Be it the surprisingly good cups of coffee I have precariously eyeballed with a pot of boiling water off the campfire, or the time I almost missed my flight to the Aeropress competition because I forgot ...my Aeropress… this brewer is just all about adventure for me. It’s tough and light and quick and affordable and weird. Pack it up and hit the road.
But come to think of it, when the afternoon hours at work start to drag, what better brewer to nab for that one quick injection of caffeine that’s going to keep you in the game?
The Aeropress, baby. Here for you wherever you need it.
I would categorize the Aeropress as ‘chaotic good’. I have witnessed (read: perpetrated) some absolutely colossal messes with it; but it has always been in the service of coming through with a sorely needed cup of coffee. When people ask, I whole-heartedly recommend it as a single cup brewer. Wanna make a coffee first thing, before the eyes have opened, or the brain has begun to function? Aeropress. Wanna tinker around until you could write a dissertation on a single cup? Aeropress. It’s a minutes-to-learn but lifetime-to-master kind of thing – like poker or the Irish tin whistle.
Aeropress(es?) are made by the Aerobie company, who are also known for their flying discs. I just read on Wikipedia that one guy threw an Aerobie a quarter mile, which seems absolutely wild to me? Anyways, they seem to know what they’re doing. They do state the Aeropress makes espresso, but you’re better off brewing a tasty cup of brewed coffee, and leaving the spro to the machines.
There are so many ways to personalize your brew method with the Aeropress, so, as always, regard my suggestions as a starting point – or just jump in and forget the recipe altogether. If it works it works!
But if you’ve made it this far let me offer a little guidance. There are two main ways to brew: traditional and inverted – and neither should take much longer than two minutes. Let’s brew!
TRADITIONAL METHOD (Tried and True)
- Portion out 17g of whole beans. If you don’t have a scale, the Aeropress does come with a handy scoop, which will portion roughly that amount.
- Grind will be the ongoing process with the Aeropress. You’re looking for a finer grind than filter, but not so fine that it enters espresso territory. If you find you’re getting an inordinate amount of resistance when plunging your Aeropress, this could be why. As always, use a burr grinder only!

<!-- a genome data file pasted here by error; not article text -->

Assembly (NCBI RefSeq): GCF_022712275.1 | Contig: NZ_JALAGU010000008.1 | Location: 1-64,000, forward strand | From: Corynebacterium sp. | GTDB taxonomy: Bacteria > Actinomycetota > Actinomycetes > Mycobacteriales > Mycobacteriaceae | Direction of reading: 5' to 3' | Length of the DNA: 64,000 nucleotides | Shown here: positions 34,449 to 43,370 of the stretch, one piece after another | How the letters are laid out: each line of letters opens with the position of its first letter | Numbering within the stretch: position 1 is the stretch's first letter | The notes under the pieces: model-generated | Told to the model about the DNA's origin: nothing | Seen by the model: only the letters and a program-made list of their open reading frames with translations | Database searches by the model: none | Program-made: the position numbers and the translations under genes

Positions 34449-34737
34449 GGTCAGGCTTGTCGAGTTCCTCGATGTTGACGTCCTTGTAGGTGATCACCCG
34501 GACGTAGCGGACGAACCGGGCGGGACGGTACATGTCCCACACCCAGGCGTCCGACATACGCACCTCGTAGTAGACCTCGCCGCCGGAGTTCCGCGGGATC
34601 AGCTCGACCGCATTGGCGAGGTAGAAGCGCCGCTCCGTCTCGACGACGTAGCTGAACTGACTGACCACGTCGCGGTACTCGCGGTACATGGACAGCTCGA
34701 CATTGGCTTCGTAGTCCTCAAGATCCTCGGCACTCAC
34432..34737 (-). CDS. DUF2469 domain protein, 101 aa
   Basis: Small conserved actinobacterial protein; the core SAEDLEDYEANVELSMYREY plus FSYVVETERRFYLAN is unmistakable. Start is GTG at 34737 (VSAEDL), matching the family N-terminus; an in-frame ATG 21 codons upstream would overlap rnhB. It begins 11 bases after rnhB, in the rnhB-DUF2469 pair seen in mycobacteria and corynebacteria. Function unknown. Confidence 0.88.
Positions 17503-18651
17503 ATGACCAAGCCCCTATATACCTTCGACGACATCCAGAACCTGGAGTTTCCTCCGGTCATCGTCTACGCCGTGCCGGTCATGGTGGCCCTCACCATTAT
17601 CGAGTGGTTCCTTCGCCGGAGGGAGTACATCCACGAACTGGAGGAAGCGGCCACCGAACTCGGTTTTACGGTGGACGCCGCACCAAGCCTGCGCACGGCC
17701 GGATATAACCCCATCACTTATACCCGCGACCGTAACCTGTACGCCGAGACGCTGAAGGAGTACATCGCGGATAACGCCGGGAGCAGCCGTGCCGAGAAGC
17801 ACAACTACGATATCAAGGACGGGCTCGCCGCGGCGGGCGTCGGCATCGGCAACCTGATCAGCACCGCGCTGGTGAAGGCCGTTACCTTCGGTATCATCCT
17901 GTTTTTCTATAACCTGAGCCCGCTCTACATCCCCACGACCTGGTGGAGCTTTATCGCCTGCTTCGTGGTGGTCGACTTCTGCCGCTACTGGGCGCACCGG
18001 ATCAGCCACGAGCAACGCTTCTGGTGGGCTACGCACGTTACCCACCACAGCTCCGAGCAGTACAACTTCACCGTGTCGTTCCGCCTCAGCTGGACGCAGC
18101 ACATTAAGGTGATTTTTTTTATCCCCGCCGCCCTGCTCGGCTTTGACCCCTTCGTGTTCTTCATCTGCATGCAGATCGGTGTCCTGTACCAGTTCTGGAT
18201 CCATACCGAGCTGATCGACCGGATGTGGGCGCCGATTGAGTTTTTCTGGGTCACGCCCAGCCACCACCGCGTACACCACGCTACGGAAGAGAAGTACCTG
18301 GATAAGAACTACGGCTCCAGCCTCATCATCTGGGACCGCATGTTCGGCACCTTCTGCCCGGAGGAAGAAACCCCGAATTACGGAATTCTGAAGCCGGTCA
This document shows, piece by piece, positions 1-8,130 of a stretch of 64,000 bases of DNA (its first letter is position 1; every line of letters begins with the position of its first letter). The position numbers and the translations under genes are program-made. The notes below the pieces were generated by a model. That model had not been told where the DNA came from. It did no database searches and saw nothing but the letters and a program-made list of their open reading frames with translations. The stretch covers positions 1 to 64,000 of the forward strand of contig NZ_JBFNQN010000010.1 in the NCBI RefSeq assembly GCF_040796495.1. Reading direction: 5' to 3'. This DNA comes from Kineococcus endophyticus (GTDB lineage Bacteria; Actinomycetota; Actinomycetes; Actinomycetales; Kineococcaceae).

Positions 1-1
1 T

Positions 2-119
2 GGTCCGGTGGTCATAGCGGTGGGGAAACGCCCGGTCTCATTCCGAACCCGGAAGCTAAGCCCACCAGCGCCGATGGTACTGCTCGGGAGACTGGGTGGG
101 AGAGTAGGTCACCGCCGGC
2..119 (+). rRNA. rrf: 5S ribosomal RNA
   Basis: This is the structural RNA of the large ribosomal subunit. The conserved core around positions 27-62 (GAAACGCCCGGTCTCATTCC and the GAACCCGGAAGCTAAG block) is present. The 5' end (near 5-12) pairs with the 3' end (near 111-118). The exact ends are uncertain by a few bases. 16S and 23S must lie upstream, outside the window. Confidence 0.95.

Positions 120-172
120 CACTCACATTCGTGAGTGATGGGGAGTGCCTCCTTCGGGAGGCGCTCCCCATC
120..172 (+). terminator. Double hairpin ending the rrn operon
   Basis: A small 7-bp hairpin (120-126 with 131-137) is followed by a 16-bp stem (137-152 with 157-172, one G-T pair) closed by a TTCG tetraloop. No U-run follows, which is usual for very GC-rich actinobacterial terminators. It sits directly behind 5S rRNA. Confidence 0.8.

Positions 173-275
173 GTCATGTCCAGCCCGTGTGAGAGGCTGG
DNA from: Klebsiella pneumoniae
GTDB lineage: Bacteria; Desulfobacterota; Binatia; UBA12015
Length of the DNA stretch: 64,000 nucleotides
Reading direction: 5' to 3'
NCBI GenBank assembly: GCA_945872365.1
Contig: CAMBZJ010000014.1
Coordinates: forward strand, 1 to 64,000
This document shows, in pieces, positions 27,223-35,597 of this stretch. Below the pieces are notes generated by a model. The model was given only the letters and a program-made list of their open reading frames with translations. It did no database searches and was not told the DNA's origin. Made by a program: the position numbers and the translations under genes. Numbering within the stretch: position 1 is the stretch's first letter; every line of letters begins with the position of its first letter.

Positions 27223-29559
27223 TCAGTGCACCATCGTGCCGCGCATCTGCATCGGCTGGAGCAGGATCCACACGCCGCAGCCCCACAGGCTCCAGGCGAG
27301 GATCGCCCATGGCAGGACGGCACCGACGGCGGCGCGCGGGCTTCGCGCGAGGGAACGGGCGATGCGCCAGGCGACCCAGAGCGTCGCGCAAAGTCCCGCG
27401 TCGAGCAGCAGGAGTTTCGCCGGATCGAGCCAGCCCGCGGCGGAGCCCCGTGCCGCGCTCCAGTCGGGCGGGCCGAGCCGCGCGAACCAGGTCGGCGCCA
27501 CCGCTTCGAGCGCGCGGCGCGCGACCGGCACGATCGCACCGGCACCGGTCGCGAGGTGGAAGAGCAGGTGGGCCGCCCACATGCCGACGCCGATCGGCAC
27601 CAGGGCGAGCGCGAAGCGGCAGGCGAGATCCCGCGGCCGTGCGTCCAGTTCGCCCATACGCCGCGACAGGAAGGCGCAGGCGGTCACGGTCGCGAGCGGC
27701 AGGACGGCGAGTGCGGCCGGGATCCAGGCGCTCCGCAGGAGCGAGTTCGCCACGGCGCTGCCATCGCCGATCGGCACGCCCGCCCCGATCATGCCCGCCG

- I like using two paper filters for a little extra clarity. Set them into the filter basket, screw it into the brewing chamber, and wet both with hot water, and sit it on a mug that can fit the Aeropress comfortably on top. Your brewing water should be off a boil, around 195°F if you happen to have a thermometer.
- Pop your ground coffee into the chamber and give it a shake to distribute. Add around twice the amount of water as there is dry mass. (34g in this case, but if you don’t have a scale, just look to wet all the grounds.) Swirl the Aeropress and let the coffee bed bloom for 15 seconds.
- Add 225g of water (No scale? Add up to the ‘4’ on the side of the Aeropress). Look to do this over about 30 seconds as you rotate the brew chamber slowly and mix in all the grinds that float to the top.
- Swirl again, and seal the Aeropress by placing the plunger in at an angle, and pulling it up slightly. This will create a vacuum seal, and stop any coffee from dripping into your mug.
- Wait for 30 seconds, and reflect on the upcoming day.
- Give the chamber another few careful swirls and begin a steady and even plunge over another 30 seconds.
- When air begins to hiss through the coffee bed, pull up slightly on the plunger and remove the Aeropress.
- Screw the filter basket off, pop the used grounds into the compost, wipe off the rubber end. All clean! Go drink that coffee.
INVERTED METHOD (You’re going to see me use the word ‘carefully’ here a lot.)
- Repeat the first two steps from the traditional method. You will similarly still want to preheat your brewer and wet the filters, but it will all be assembled in a different order.
- Insert the plunger evenly into the top of the brew chamber. Sit the Aeropress lightly down on the plunger so the chamber faces up: away from gusts, elbows, impending natural disasters etc.
- Dump coffee into the chamber, wet the grounds, give it a good but careful swirl.
- Add water up to the brim over 30 seconds. 250g all told.
- Add the filter basket and tighten it down carefully. Press down slightly and slowly on the brewer so that just a bit of coffee emerges through the filter basket. Then reverse the effect - which will suck the coffee back in and create a vacuum seal.
- So, so, so carefully you can rotate the Aeropress a few times to agitate. Or play it safe and do a two handed swirl. Wait 30-40 seconds.
- Carefully rotate the Aeropress onto your cup and plunge over 30 seconds.
- When air begins to hiss through the filter, pull up on the plunger and remove the Aeropress.
- Like before, screw the filter basket off, pop the used grounds into the compost, wipe off the rubber end. All clean! Go drink that coffee.